ambient authority is not ambient capability. A secure ambient capability must not be denied or lost simply because one is mobilized to a new sandbox. ambient authority will 'grant' or 'deny' permissions. It is effectively expressed by granting a set of factories to the guest - the guest may only behave within the limits of those factories. By comparison ambient capability is effectively expressed by ensuring the guest has the exact same set of capabilities both before and after a mobilization - but only up to semantics, allowing (and sometimes requiring) for the guest to automatically take advantage of the local HTTP cache, local random number generator, local timers, etc. Unlike objects, ambients have poorly defined boundaries. --Dmbarbour 15:57, 10 July 2009
It sounds to me like these "ambients" that you describe just above are singleton una; for example, the LocatorUnum in CapTP, which to any object holding it grants the authority to convert bits into object-capabilities to any object reachable over CapTP. Similarly, access to a clock (in the sense of "what time is it now?") is universal -- real time is the same no matter what machine or process you're in. Does this fit the concept you're describing? --Kevin Reid 19:58, 10 July 2009 (CDT)
The Unum Pattern is certainly related. It is clearly aimed to reify universals or ambients, working around some of the problems of object identity. It's incomplete, though... it doesn't handle domain-of-presence (context) and it doesn't handle reverse direction interactions (e.g. subscriptions to a 10 Hz signal). Thanks for pointing it out. -- 18.104.22.168 21:11, 10 July 2009 (CDT)
I do not understand the definition:
- "Ambient capability describes constraint and provision of operations by virtue of context."
Can you please give some examples of ambient capabilities? Kosik 01:23, 11 July 2009 (CDT)
I have deleted your text (although it can still be found in the history). If you want to discuss it, please:
- either contact me personally (kosik at fiit.stuba.sk)
- or, better, join cap-talk mailing list.
Kosik 07:00, 13 July 2009 (CDT)
I suspect that "ambient capability" and "capability" as used by Dmbarbour is best interpreted to mean "ability". I suspect that Dmbarbour is using the word "capability" in its everyday, informal sense. For example, an everyday definition of the word "capability" is "The power or ability to generate an outcome." In this sense it is more similar to "authority" and "permission" than to the specialised use of "capability" that can found on this wiki.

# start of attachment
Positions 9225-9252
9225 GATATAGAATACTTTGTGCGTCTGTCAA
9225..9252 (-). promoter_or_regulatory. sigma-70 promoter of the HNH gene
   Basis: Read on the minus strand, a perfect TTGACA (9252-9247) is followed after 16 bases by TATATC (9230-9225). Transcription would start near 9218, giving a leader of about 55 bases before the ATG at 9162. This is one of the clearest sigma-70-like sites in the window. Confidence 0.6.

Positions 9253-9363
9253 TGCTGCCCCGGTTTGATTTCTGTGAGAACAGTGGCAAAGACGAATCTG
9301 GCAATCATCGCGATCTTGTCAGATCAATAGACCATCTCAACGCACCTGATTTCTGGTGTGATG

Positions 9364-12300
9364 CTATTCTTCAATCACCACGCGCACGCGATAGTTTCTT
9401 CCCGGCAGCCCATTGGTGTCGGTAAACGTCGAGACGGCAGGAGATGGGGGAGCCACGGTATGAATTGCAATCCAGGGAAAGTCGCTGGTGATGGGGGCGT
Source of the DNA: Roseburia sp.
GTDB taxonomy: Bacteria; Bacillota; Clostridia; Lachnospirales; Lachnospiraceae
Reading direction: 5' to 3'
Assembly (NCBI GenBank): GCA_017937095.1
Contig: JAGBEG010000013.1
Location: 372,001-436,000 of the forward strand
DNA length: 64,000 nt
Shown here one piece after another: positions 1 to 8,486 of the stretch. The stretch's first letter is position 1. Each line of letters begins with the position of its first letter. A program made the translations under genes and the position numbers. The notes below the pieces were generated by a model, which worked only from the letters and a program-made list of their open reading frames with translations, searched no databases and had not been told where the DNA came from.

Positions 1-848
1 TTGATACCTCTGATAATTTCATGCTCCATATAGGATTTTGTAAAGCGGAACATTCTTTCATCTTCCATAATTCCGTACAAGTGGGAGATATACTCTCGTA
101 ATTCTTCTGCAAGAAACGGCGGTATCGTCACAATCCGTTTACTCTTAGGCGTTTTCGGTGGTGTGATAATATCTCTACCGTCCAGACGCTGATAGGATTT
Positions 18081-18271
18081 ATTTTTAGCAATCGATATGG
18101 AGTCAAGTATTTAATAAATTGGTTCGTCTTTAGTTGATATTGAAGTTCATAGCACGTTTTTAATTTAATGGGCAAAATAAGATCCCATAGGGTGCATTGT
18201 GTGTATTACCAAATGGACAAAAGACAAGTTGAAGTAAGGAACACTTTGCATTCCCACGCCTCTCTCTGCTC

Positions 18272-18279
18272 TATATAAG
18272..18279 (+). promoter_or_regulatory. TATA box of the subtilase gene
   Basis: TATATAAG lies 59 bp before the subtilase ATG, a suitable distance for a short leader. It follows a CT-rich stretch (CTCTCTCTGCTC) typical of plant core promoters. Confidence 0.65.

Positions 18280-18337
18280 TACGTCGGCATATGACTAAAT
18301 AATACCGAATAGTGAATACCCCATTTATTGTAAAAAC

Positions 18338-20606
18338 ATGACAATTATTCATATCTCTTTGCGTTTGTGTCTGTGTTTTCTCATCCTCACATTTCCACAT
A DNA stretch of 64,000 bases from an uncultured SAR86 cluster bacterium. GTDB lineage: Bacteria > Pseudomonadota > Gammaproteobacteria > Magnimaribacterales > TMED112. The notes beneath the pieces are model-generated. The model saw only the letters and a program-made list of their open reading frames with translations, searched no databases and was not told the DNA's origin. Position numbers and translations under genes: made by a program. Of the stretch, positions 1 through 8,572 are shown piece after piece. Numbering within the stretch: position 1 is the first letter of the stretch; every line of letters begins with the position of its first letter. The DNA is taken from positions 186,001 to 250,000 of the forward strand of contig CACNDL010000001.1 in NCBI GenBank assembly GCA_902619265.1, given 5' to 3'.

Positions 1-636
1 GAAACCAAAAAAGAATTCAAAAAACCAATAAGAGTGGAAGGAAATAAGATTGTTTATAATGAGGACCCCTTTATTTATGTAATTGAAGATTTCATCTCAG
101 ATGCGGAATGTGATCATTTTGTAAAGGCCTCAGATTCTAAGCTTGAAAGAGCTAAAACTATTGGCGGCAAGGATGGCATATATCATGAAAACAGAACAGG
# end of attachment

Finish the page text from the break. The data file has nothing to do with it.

Understood in those terms, Dmbarbour's definitions of Capability, Object-Capability and Ambient Capability make some sense. However, I would argue that none of them should remain in their current form on this wiki. The reason is that the word "capability" has a very specific meaning here that is not equivalent to its use in everyday language. Keeping pages and definitions that fail to recognise this specific meaning is confusing to users who are trying to learn the terminology of capability-based security.
For example, in capability-based security there is no such thing as an "insecure" capability. Talking about such things is unhelpful because it conflates two different and separate definitions of "capability".
I expect that Dmbarbour probably has a lot of good to contribute to discussions of capability-based security. I'd encourage him/her to join cap-talk or e-lang to discuss these ideas. I'd also strongly urge him/her not to take the positions that Kosic and I have taken here as anything personal or disparaging against him/her or his/her understanding of capability-based security, but merely as a sign that certain words have very specific definitions within the community of people that Dmbarbour has recently joined (welcome!) and that these definitions must be adhered to for meaningful discussion (and communication with the outside world) to take place. --Toby.murray 07:35, 13 July 2009 (CDT)